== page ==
Incorporation in California
California law allows a business to incorporate and be recognized as its own legal entity. After incorporation, buying and selling property, assenting to contracts and exercising legal rights are considered acts of the business itself and not its owners. In California, the process of incorporation is begun by filing with the Secretary of State in accordance with particular guidelines.
Benefits of Incorporation in California
An incorporated business enjoys certain benefits, the most important being a limit of liability for the shareholders. The most shareholders can lose is the amount they invest in the business. Without incorporation, the personal property of business owners is at stake should the company become unable to satisfy its debts. A corporation may also find it easier to finance itself through loans, allowing creditors in the Concord area to evaluate their investment by assessing the corporation rather than the individual credit-worthiness of its owners. Finally, ownership of a corporation is divided into equal portions or "shares" of stock, which may be bought and sold much more easily than the ownership of an unincorporated business.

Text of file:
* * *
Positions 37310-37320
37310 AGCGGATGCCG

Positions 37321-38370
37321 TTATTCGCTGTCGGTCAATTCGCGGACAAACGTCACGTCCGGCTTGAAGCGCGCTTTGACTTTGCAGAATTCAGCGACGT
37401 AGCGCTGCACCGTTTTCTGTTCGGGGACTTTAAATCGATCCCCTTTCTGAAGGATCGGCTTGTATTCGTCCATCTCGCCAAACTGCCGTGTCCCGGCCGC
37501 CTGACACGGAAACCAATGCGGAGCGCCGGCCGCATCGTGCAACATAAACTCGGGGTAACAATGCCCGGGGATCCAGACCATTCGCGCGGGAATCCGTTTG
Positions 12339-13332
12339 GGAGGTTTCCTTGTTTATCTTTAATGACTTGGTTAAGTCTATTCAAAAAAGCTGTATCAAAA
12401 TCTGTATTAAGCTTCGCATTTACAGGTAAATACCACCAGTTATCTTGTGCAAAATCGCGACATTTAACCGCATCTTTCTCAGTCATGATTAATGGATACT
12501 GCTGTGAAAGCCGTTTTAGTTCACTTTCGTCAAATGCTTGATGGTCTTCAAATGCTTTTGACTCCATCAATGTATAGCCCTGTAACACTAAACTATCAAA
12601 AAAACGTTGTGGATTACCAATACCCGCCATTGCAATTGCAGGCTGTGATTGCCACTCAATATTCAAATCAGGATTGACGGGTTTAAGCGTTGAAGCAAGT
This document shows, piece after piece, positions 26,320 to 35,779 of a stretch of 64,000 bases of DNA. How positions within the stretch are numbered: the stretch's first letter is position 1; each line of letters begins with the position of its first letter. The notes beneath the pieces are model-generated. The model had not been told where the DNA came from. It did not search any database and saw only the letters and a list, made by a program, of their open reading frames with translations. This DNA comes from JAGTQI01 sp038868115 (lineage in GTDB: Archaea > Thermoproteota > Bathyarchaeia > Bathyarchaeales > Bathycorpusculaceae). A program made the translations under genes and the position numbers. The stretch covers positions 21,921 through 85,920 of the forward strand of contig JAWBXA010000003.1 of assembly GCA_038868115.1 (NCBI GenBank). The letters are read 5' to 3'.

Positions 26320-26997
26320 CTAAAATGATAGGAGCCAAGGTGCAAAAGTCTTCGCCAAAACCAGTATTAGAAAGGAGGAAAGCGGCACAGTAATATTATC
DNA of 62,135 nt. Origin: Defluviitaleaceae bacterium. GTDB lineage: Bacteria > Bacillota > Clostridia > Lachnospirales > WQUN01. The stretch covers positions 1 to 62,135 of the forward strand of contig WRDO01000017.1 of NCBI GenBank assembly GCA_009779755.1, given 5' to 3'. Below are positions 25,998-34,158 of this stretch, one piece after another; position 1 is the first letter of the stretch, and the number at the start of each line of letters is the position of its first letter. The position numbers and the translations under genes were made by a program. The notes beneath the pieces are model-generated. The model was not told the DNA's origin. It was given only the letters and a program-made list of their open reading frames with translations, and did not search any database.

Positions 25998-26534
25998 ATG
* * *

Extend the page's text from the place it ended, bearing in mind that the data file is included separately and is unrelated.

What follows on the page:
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Life in ConcordConcord, California is the largest city in Contra Costa County, California. It has a population of over 122,000 people, making it one of the largest suburbs in the San Francisco Bay Area.
Costs of Incorporation
There are costs associated with incorporation, both short and long term. First, businesses in California may be charged a fee to incorporate. Also, a corporation is taxed as its own entity. The incomes of owners as individuals are also taxed of course, meaning that income to the corporation may be subject to double taxation. However, this disadvantage can be avoided with proper planning and help from a local Concord lawyer.